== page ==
The NY Fed recently broke down student debt load info by state.

Perhaps due to the fact that Colorado has a rather high proportion of college-educated residents, and is attractive to recent students from other states, Colorado is well above average for its share of consumers with student debt:

However, when it comes to average student debt per borrower, Colorado is below average:

When it comes to the percent of student loans that are 90-days delinquent, Colorado is about average: 

Here is the report. 

Friday, May 10, 2013

Grand Junction Housing Snapshot, 1st Q 2013

The demand for real estate continues to be soft in Grand Junction. From employment to foreclosures, and from home prices to apartment vacancies, the region appears to be facing some downward pressure on demand right now.

Employment is one of the biggest factors in driving demand for real estate, and we find that Grand Junction continues to face some headwinds. According to the Household Survey, the labor force size in March fell to a six-year low for March. That is, compared to previous years, the month of March in Grand Junction showed the smallest labor force in any March since 2007. This means fewer people are looking for jobs in the area, and this will have an impact on overall household income.

The unemployment rate is calculated using the labor force totals, and we find that the decline in the labor force is helping the unemployment rate move down in Grand Junction in spite of lackluster job growth. The labor force size as of March 2013 was down 7.3 percent, or 6,100 people from the March 2009 peak. We might compare this to metro Denver, where the job force hit an all-time high for March during 2013. We could also compare to the Greeley area where the labor force is near an all-time, after peaking for March (so far) last year. The first graph shows total labor force for each month:

The next graph shows total employment in the area. We can see here that employment growth has been  small, and that total employment is up only about 800 jobs (1.1 percent) from the 2010 trough over the past three years.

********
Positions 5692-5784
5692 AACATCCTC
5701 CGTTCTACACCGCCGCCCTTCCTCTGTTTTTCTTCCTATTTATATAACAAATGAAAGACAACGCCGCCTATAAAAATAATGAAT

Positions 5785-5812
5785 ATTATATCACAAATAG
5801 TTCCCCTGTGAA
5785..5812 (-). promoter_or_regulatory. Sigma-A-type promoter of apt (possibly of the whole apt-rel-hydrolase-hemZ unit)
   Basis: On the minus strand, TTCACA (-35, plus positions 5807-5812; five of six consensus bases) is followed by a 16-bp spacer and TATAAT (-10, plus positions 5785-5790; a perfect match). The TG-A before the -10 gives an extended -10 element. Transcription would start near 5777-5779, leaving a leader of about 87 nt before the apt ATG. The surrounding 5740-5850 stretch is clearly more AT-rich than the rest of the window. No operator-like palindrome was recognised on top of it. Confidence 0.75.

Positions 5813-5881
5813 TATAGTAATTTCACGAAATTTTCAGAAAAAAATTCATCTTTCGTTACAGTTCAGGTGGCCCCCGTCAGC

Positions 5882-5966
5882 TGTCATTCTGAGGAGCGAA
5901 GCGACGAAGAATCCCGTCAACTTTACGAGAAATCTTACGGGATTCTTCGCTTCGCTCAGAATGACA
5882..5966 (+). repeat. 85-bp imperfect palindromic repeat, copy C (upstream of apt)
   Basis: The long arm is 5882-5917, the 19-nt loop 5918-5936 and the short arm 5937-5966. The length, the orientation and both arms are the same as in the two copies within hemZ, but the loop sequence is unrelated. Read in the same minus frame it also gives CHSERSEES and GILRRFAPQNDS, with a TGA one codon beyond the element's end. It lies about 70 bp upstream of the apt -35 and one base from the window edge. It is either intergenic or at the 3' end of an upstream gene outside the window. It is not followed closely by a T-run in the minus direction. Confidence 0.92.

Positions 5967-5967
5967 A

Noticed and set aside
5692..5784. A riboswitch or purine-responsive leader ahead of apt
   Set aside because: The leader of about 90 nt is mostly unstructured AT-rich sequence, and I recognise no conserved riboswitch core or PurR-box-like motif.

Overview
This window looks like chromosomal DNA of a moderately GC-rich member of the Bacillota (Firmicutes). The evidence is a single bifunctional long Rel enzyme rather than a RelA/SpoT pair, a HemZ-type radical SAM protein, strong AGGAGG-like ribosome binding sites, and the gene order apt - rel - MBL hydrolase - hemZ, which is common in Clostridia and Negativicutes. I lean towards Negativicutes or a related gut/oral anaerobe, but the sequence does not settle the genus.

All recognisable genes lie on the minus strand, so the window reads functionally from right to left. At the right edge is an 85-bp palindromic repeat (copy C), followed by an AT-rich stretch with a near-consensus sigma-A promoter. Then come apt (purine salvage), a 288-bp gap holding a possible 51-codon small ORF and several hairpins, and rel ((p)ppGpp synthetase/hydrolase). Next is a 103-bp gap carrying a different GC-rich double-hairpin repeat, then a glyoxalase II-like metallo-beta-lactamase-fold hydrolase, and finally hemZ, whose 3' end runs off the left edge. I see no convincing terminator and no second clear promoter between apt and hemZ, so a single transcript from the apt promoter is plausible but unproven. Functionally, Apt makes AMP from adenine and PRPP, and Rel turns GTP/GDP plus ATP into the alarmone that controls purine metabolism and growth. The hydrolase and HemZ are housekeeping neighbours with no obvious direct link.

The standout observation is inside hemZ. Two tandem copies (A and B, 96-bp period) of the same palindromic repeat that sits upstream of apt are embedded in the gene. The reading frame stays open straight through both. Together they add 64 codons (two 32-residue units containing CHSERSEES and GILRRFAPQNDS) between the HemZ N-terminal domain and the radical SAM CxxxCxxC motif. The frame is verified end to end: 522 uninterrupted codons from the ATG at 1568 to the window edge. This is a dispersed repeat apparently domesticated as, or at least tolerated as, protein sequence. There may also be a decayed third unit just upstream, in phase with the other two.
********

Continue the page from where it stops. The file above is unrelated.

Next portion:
According to this measure, total employment in Grand Junction is down 8.7 percent, or 6,700 jobs from the March peak in 2008 to March 2013. 

The Household survey has its limitations due to small sample size, so I've compared against the Establishment survey of payroll employees to check. The Establishment survey shows that Grand Junction employment in March was down 7.4 percent, or 4,700 jobs from the 2008 March peak.

The next graph shows the payroll employment, and here we find that the year-over-year growth rate in total employment has been declining since January. By contrast, statewide total year-over-year employment growth has been trending upward, with recent growth rates over 2.5 percent. In Grand Junction, growth rates have been below 2 percent in recent years. We could also note that the year-over-year growth in GJ has been smaller in recent years than during the recessionary period of 2002.

The next graph shows the House Price Index for GJ from the Federal Housing and Finance Agency. We can see that (through the end of 2012) the index has basically flatlined since 2011, and is way down from the bubble-like peak levels reached during 2007 and 2008. 

When compared year over year, as I've done in the next graph, we see that growth has been hard to find in the Grand Junction HPI. There has been only one quarter of YOY growth since 2008. I compare that in the graph to the metro Denver HPI which has shown four quarters in a row of growth. Indeed, during the fourth quarter of 2012, the HPI in GJ was down slightly (0.2 percent) from 2011's fourth quarter.